The rear 2S section that is already complete with thermal padding and 2 layers of heat-shrink only just fits. It's a very tight fit, and kinda just squeezes in there without too much shuffling. This was kind of a fluke, but a good one since this pack will be sitting there with nothing below it...I still need to think of how I'm going to secure it, but probably just zip ties with a bit of padding.
Image
Image

Next I CAREFULLY test fit the main pack. It's currently only mildly electrically insulated with a layer of hot glue on the top side (the bike and pack are upside down in the shots below) and even less insulation on the bottom side. I was extremely nervous sliding it in, but my desire to know if it actually fits overcame my fear of it shorting out on the frame.
Image
Image
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As you can see, it currently does fit. :)
I did have it slid in further, almost all the way, but pulled it back out to take the photo's so you can see how tight it is.
I was planning on putting thermal padding on both sides before heat shrinking over, but now I don't' think I will be able to put any on. I think I will still add a thin layer of 1-2mm padding on the bottom side as I have just enough room for that. Interestingly, it looks like I might still be able to fit my CA and other electrical cables above the pack. I'm not too sure about the brake and gear cables though, and given the tendency for those cables to move under tension, I don't think I want to place them right next to my pack where they could easily rub through the thin layer of heat shrink.

Apart from that...this is the first time in a long time I've taken apart my rear wheel drop-out's/torque arms, etc. I really need to do something about all that as it's a real mess and I fear disaster at some point if I don't put some clamping forces on the twisting axle. The dropouts are spreading, my torque arms aren't holding very well, and the bolt on steel drop-out's I added are starting to rust. :roll:

My recent success with designing and having made some replacement clamping torque blocks for my Stealth Fighter has inspired me to come up with a more permanent solution for the Bike-E. Once I'm done with all this battery stuff, I think I'll get to work designing and getting made some similar clamping drop out's for the BikeE. They will have to be either bolt on, or clamp to the existing drop out's in some way, but I'll worry about that when I start designing it.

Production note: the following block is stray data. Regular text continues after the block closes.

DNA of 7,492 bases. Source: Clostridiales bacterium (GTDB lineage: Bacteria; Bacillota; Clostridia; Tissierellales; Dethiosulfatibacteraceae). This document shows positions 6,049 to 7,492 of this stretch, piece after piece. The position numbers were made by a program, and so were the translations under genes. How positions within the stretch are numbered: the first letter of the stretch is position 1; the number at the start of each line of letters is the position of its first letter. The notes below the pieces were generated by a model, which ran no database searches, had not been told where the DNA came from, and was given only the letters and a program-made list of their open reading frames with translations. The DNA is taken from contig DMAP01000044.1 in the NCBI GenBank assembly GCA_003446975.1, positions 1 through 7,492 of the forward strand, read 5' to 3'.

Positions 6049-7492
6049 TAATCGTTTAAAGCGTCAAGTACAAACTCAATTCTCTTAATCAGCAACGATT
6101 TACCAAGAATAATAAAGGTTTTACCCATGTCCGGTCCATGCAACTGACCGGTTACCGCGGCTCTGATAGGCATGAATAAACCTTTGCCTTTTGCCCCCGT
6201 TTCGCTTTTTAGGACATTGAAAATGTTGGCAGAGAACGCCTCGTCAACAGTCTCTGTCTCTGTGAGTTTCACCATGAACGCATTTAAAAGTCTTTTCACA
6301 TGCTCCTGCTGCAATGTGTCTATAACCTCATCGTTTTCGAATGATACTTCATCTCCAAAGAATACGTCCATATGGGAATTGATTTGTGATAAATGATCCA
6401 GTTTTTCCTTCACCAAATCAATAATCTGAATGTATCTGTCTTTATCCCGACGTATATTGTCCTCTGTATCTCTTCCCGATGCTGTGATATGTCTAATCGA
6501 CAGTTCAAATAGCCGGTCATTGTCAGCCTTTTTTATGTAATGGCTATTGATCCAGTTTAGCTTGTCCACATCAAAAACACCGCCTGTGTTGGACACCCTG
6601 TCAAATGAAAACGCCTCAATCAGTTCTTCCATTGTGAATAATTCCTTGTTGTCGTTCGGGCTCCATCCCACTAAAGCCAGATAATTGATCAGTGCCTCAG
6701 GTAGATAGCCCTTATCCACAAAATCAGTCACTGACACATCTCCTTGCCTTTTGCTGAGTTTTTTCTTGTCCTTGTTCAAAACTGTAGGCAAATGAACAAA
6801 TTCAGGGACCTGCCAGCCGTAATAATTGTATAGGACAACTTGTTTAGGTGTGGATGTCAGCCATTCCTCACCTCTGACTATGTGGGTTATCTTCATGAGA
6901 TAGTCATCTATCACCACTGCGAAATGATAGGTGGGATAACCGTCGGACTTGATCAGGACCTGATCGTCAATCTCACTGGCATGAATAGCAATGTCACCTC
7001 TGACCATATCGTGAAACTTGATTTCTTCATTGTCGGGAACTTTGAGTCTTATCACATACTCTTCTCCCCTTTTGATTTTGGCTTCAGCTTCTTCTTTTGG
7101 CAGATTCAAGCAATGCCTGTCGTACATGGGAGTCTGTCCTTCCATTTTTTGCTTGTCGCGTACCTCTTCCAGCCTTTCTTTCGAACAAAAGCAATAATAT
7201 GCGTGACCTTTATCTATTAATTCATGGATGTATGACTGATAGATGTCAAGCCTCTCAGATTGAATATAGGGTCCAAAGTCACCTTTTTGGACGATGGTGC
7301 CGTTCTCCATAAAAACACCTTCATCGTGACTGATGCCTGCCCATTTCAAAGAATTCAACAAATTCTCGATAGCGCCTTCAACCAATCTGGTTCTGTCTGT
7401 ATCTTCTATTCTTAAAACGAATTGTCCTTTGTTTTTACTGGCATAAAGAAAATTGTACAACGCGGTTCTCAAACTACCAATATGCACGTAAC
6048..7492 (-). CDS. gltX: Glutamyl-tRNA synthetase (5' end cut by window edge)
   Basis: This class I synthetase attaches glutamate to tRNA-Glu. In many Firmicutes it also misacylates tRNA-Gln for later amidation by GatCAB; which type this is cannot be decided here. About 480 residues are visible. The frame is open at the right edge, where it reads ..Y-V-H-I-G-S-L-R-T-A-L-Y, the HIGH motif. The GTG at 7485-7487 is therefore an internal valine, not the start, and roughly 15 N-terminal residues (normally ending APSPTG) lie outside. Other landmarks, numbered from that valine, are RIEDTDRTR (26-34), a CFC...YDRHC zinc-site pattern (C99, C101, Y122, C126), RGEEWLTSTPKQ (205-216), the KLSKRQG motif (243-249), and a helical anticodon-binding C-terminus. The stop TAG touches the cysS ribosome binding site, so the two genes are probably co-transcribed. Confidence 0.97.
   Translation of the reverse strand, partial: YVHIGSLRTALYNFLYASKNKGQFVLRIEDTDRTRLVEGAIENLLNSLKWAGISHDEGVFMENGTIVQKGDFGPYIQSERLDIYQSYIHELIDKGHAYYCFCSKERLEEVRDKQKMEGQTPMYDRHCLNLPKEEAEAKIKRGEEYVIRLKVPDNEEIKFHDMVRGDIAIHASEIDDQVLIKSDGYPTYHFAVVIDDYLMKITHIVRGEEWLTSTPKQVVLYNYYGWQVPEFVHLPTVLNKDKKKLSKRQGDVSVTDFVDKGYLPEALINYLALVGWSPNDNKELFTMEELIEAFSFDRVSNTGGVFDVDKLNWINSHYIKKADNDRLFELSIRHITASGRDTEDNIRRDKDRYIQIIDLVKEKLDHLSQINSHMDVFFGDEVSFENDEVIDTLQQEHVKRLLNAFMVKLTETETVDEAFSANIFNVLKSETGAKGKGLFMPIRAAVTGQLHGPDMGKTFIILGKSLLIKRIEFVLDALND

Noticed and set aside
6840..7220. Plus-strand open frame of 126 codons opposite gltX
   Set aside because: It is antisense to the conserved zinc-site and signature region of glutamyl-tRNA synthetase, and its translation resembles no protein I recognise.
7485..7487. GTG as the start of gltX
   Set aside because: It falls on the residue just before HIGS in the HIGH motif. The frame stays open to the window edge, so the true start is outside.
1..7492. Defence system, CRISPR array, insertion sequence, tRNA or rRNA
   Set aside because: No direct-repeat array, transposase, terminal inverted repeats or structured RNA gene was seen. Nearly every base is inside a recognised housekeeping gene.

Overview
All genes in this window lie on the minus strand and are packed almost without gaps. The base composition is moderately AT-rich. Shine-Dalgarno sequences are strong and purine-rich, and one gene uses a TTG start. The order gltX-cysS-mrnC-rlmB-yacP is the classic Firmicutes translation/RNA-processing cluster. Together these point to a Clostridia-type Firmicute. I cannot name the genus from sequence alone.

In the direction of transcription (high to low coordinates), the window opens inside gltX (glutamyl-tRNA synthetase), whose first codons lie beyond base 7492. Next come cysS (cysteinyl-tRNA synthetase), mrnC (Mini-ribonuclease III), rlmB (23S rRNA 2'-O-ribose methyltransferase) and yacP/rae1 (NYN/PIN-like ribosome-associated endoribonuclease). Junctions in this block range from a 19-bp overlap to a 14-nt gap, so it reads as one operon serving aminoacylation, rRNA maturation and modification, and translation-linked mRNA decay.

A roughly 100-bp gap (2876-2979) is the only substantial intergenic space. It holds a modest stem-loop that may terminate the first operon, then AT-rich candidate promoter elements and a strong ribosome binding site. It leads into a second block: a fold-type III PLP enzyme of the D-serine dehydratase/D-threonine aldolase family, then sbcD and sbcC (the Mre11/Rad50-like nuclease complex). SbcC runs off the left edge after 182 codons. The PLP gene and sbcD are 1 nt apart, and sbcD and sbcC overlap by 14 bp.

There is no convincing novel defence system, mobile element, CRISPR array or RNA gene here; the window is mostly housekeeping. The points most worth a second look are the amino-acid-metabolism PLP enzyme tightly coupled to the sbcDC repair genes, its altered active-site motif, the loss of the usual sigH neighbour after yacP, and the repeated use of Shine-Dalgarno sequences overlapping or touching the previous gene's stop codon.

Would anyone else with a BikeE also want a set? They would not be cheap...my prototypes for the Fighter clamping torque blocks were about $100USD + shipping each. Unless I could get at least 10 people interested, the price would probably be the same as prototypes for just a handful.

Cheers
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Re: Cowardlyducks Commuter Build - E-bikeE

Post by Cowardlyduck » Feb 03, 2017 6:01 am

Made a little bit more progress. I properly electrically insulated the top/bottom and ends of the battery with electrical tape. I taped a small amount of padding to the ends and a thin strip along the bottom, then covered the whole lot with PVC heat shrink and shrunk it down with a hair dryer.
This is the end result:
Top
Image
Bottom
Image
Image
Image

Next I need to sort out the hole left from the chain guide. When I removed it I discovered it was secured with a large timber screw and the other day when shining a torch down the frame I realised it had left some large burrs on the inside of the frame that would tear my battery to shreds if I just shoved it in.
I'm thinking I might try and angle a file through the hole to see if I can remove the burrs, but if that fails I might be able to drill the hole slightly bigger. I'll try and get some photos if I can, but it's really hard to see.

Cheers
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Re: Cowardlyducks Commuter Build - E-bikeE

Post by amberwolf » Feb 03, 2017 2:07 pm

Attach your file (or other sanding device) to a broomstick and file it from the open end of the frame. PITA but it'll let you reach it. ;)

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Re: Cowardlyducks Commuter Build - E-bikeE

Post by Cowardlyduck » Feb 03, 2017 10:43 pm

Thanks for the suggestion AW. It's too far down to reach with any pressure being applied unfortunately.

Well today I decided I would defeat this thing, and set about sizing it up.
Image
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As you can see from the photo's above it's no small obstruction, so I tried using a file angled in from the outside of the hole. That made no difference so then I used a dremel with a small grinding attachment which enlarged the hole slightly allowing me to angle and pull it back through to smooth out the inside edges. I was sure this would work, but was surprised to discover it made no difference either.
Image
Image